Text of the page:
November 3, 2017
TACS Legislative Update
The last couple of weeks, there have been some developments and meetings that we want to let you know about. Some you already know, and others have gotten less attention.
I. Speaker Straus is not running for reelection
Last week, Speaker of the Texas House of Representatives, Joe Straus, announced that he would not seek reelection for his House seat. This deals a cataclysmic blow to Texas politics, and it means that public education will lose its biggest advocate in the highest position of power and authority at the state level. This makes our effort to get educators to vote and to pay attention to which candidates support public education all the more important.
II. House and Senate Interim Legislative Charges
Speaker Straus and Lieutenant Governor Patrick have released interim legislative charges for the Texas House and Senate.
House Committee on Public Education Interim Charges
1. Hurricane Harvey: School Finance - Determine, to the extent possible, the scope of financial losses, including facilities, that resulted from Hurricane Harvey. Recommend possible state actions, such as changes to student counts or property valuation, to mitigate any negative impact on districts and ensure governance structures and parameters allow for effective responses. (Issued on September 14, 2017)
2. Hurricane Harvey: Accountability - Recommend any measures needed at the state level to prevent unintended punitive consequences to both students and districts in the state accountability system as a result of Hurricane Harvey and its aftermath. (Issued on September 14, 2017)
3. Hurricane Harvey: Student Displacement - Examine the educational opportunities offered to students displaced by Hurricane Harvey throughout the state and the process by which districts enroll and serve those students. Recommend any changes that could improve the process for students or help districts serving a disproportionate number of displaced students. (Issued on September 14, 2017)
4. Educator compensation and motivation strategies - Review current state mechanisms for identifying and rewarding educators through state-level strategies. Examine how providing additional funding to enhance compensation in districts facing a shortage of experienced, highly rated teachers would affect retention and teacher quality, in addition to whether it would encourage teachers to provide additional services through extracurricular activities, tutoring, and mentoring.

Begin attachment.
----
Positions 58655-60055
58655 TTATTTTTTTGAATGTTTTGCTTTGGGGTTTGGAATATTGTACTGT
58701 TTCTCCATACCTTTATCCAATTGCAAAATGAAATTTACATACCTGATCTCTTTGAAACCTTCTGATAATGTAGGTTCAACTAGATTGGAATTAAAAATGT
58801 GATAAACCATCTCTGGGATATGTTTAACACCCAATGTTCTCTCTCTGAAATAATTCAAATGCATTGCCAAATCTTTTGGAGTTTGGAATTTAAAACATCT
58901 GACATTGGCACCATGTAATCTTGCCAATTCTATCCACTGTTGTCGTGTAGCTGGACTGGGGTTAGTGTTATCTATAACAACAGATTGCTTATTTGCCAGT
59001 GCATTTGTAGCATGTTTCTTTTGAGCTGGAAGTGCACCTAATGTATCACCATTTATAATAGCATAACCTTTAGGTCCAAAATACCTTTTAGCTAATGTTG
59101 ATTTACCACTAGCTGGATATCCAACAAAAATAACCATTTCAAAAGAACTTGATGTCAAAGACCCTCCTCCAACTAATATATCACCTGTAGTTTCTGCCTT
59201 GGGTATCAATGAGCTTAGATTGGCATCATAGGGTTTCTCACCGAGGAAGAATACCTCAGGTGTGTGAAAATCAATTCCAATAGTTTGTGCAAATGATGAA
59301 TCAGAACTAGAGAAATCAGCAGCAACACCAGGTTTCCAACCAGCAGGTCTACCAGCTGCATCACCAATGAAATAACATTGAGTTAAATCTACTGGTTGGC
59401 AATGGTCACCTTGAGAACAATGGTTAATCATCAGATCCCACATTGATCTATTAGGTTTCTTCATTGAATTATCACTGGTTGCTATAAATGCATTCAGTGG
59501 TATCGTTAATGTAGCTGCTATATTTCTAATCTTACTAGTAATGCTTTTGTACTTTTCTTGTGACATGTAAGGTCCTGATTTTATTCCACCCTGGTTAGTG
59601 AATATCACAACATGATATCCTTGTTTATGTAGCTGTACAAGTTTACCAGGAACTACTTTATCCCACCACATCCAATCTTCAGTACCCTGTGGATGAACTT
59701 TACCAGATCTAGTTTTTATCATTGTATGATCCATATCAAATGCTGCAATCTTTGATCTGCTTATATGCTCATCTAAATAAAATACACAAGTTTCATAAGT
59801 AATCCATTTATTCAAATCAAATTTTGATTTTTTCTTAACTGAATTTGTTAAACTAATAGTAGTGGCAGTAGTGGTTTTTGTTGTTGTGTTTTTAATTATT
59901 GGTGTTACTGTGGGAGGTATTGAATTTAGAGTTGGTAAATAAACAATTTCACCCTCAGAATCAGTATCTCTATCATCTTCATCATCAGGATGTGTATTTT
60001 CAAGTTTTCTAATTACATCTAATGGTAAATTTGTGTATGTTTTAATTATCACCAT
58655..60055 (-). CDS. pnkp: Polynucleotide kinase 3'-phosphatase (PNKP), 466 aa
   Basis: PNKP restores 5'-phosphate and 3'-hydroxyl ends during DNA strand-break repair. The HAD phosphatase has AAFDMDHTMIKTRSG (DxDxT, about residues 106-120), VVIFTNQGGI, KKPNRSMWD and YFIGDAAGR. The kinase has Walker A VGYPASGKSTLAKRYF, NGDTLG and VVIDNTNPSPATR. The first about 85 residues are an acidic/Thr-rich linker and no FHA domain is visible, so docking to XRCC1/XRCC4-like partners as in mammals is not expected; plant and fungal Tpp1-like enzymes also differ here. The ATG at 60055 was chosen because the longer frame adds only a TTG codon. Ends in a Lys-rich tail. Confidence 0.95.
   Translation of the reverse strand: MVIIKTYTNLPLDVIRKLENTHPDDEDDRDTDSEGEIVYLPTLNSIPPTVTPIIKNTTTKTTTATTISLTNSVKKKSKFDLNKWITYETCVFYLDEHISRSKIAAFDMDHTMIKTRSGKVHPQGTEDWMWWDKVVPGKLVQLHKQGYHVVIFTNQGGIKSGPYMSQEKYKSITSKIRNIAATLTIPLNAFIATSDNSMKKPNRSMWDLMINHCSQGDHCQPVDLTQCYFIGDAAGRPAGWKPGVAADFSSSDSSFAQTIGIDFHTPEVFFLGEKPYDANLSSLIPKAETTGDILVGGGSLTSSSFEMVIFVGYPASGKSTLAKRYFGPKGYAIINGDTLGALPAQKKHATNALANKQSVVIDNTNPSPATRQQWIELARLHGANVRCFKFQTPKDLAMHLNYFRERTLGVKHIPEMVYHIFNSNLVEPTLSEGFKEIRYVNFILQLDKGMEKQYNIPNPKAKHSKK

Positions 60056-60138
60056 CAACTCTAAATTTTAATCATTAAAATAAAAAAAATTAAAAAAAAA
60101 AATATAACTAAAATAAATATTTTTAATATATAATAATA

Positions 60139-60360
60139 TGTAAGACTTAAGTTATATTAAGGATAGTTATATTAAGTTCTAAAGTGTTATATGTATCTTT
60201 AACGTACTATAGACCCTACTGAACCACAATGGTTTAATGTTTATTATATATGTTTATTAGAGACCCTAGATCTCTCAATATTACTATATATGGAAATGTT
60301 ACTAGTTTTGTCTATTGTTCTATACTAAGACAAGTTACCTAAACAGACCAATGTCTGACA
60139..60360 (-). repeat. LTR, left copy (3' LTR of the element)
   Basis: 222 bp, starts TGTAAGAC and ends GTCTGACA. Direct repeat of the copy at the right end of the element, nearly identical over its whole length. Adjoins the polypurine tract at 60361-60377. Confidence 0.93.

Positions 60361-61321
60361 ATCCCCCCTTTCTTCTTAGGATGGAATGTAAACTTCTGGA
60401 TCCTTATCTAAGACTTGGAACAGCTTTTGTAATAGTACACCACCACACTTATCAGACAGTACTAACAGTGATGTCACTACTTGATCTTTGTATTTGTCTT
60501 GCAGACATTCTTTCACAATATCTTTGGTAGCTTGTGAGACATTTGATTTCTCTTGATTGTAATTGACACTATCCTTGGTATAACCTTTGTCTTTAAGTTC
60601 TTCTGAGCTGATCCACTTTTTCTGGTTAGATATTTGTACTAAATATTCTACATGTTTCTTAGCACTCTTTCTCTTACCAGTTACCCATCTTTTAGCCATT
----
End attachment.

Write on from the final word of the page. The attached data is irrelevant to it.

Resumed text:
5. Examine options for evaluating student achievement and scope of TEKS - Examine research-based options for evaluating student achievement beyond standardized test scores, including adaptive and portfolio assessments. Examine the scope of the current Texas Essential Knowledge and Skills (TEKS) in grades with the state assessment, including the format, assessment calendar, and the limits of instructional days, if any. Determine if it is appropriate to limit TEKS to readiness standards that can be taught in less than the school year. Review current Student Success Initiative testing and make recommendations on its continuation or repeal. Review the ability of the state to waive standardized testing for students with significant cognitive disabilities.
6. Improving student achievement for a student with disabilities - Examine programs in public schools that have proven results meeting the needs of and improving student achievement for students with disabilities, with an emphasis on programs specializing in autism, dysgraphia, and dyslexia. Recommend ways to support and scale innovative programs for these students, including providing supplemental services, or incentivizing public-private partnerships or interdistrict and charter school collaborations. Monitor the implementation and funding of the pilot programs authorized in H.B. 21 (85R) and review the Texas Education Agency's compliance with S.B. 160 (85R), which prohibits special education student caps.